June 29, 2013

Abortion Rally Brings Together Both Sides Of The Debate

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What is the issue?

Have you ever seen a plastic miniature mold of a dead baby fetus?

Because I have. The abortion rally on June 26, 2013 in Oak Park, IL drew a crowd of about 30 people outside of Dr. Cheryl Chastine’s office. Dr. Chastine’s work as a physician spans from family practice to abortion procedures. She also travels to perform abortions at a Women’s Center in Wichita, Kansas throughout the year — the very same building in which Scott Roeder murdered the 67-year old physician George Tiller in 2009 for providing 3rd trimester abortions. It is primarily Chastine’s work in the gynecological milieu that has caused such an uprising amongst the pro-lifers of America.

The rally was scheduled to begin at 11:30 A.M., but people posted their picket signs outside as early as 10:15. With no clear demarcation between sides, I was forced to judge books by their covers (or, in some cases, their neon yellow t-shirts) in order to discover their ideological leanings.

Nora, a student from the University of Chicago, became involved with the cause a year and a half ago when she signed up for the Planned Parenthood action program. It made her angry to know that some people want to ban Planned Parenthood’s plethora of services for women. She gradually started working with the Illinois Choice Action Team to support Dr. Chastine’s work and make a stand.

“We’re grateful for her,” Nora said. “She’s a hero, not a monster. These protests are actually a disruption to her life.”

Dr. Chastine has had issues renewing the lease on her Oak Park building due to the negative publicity it has attracted in recent months. Some say that she may not be based out of Oak Park much longer.

Brian, Nora’s classmate, works at the Lumen Cristi Institute in Chicago.

“I’d call the ACLU if they fired me for being here,” he said.

A student of the Divinity School at U of C, Brian brought together two of his passions: theology and activism. But were others able to do the same?

Directly beside Nora and Brian stood Eric Schneidler, executive director of the Pro-Life Action League. Eric’s father and founder of the league, Joe Schneidler, hoisted a picket sign of a mangled fetus in silence while Eric spoke animatedly about what brought him to Oak Park despite the scattered showers.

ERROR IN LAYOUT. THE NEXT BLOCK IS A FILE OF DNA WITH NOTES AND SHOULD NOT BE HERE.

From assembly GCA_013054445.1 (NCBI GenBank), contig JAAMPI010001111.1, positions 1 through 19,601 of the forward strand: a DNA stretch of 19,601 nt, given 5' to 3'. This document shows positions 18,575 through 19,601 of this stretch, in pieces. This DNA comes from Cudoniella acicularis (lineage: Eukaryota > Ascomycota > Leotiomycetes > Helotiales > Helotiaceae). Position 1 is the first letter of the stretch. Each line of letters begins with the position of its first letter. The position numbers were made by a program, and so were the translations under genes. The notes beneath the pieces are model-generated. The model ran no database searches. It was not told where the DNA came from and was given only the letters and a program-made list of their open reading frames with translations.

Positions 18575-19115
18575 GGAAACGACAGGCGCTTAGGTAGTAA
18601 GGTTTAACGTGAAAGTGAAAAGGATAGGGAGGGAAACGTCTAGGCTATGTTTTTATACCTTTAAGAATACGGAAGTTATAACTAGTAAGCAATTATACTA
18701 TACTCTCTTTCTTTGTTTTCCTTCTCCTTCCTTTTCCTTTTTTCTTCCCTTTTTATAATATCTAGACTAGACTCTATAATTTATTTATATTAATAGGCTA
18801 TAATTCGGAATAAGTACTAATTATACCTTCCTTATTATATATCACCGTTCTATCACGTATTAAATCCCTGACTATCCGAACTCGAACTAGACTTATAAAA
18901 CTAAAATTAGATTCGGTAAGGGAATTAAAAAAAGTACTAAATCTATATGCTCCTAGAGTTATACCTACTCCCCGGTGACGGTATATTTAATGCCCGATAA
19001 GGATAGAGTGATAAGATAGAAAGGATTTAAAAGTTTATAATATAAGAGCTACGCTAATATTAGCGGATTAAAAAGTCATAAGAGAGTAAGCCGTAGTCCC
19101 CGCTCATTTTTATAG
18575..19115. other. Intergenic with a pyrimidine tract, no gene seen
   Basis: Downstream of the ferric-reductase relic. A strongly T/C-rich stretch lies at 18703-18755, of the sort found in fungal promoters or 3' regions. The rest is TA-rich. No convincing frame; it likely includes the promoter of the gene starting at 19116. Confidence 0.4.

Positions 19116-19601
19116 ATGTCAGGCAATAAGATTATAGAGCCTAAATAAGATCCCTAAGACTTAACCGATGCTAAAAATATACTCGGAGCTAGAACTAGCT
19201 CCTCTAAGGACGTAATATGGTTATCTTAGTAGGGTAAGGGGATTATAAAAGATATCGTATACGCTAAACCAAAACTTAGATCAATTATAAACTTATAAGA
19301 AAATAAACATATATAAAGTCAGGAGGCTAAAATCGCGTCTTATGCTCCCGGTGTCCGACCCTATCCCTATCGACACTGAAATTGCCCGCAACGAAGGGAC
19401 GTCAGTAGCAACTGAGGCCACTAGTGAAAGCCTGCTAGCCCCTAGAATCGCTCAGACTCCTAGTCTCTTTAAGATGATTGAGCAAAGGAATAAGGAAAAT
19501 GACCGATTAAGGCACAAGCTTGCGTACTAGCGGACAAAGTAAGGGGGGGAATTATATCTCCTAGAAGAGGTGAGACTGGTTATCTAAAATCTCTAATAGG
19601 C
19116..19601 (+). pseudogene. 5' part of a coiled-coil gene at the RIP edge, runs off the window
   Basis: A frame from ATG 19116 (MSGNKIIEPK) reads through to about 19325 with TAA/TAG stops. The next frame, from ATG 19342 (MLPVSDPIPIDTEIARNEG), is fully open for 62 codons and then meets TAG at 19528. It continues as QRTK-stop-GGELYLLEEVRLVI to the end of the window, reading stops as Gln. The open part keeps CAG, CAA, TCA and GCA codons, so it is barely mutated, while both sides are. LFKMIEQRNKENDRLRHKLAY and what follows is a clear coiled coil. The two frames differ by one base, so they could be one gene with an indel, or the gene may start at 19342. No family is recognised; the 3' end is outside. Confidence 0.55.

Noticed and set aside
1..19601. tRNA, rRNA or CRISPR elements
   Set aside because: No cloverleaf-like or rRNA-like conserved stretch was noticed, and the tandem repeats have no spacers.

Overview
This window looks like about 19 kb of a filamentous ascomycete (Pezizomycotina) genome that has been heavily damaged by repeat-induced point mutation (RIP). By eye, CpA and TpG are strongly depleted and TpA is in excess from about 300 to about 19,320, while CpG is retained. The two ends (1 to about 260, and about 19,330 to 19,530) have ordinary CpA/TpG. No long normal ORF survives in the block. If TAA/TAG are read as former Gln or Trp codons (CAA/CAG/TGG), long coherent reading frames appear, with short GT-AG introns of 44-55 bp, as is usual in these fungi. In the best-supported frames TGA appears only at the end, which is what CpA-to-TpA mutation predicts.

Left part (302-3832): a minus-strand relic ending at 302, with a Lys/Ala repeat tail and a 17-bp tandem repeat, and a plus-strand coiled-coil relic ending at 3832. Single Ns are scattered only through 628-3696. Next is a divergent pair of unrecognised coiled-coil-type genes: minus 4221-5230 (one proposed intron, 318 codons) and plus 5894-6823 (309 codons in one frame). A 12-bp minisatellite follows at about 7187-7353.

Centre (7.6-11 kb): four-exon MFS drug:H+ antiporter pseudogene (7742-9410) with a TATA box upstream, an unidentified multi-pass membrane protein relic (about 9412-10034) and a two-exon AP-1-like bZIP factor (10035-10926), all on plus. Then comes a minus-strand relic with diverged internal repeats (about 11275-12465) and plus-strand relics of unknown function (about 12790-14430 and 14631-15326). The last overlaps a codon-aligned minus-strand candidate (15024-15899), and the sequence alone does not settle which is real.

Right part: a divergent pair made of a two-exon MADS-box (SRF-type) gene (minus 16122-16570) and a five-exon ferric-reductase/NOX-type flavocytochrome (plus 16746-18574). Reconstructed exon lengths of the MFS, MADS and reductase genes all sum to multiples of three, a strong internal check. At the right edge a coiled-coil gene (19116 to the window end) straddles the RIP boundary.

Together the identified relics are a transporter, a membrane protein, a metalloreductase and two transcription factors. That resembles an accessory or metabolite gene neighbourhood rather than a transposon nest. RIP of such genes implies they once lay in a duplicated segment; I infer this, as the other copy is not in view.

Before working at the PLAL shop in Aurora, his hometown, Eric channeled his energy toward the efforts of the Gift Foundation, a Christian-affiliated non-profit focused on fundamental marriage issues. In 2002, he realized that his past had brought him to a turning point, and he became the communications director for the PLAL.

Eric’s parents got involved in Roe v. Wade because they were shocked that unborn babies were not getting “the legal protection they deserve as human beings.” “

“They are fully unique, developing, individuals,” Eric said. “Pro-choice people will come to me with evidence from an embryologist. For every embryologist, I’ll find you a guy that flunked out of embryology school.”

Among the societal ills listed by Eric Schneidler is a flawed culture of sexuality that is no longer life-giving. A change in ethics and morals, he said, is the only way to move forward as a society. He drew an analogy between the abolitionists of the 19th century and the pro-lifers of today, who he claims are fighting for human rights and social justice for all.

Concerning the recent filibuster in Texas, Schneidler said, “America’s a republic, so I feel a kinship with the people [in Texas].” Schneidler also commented on Rep. Wendy Davis. He told me, “That lady will have her own conscience and consequences to deal with.” Schneidler may or may not have been alluding to the biblical judgment day.

Is it possible to reconcile religion and science, rational thought and passionate sentiment? Pro-choicers and pro-lifers are people who whole-heartedly believe in making the world a better place. Their views are informed by cultural narratives and personal experiences that nobody can pinpoint perfectly. Change, it seems, lies in the delicate balance between dialogue and action. As long as constituents continue to question their policy makers, steps will surely be taken. Whether these are forward steps or backward steps are for each individual to decide. TC mark

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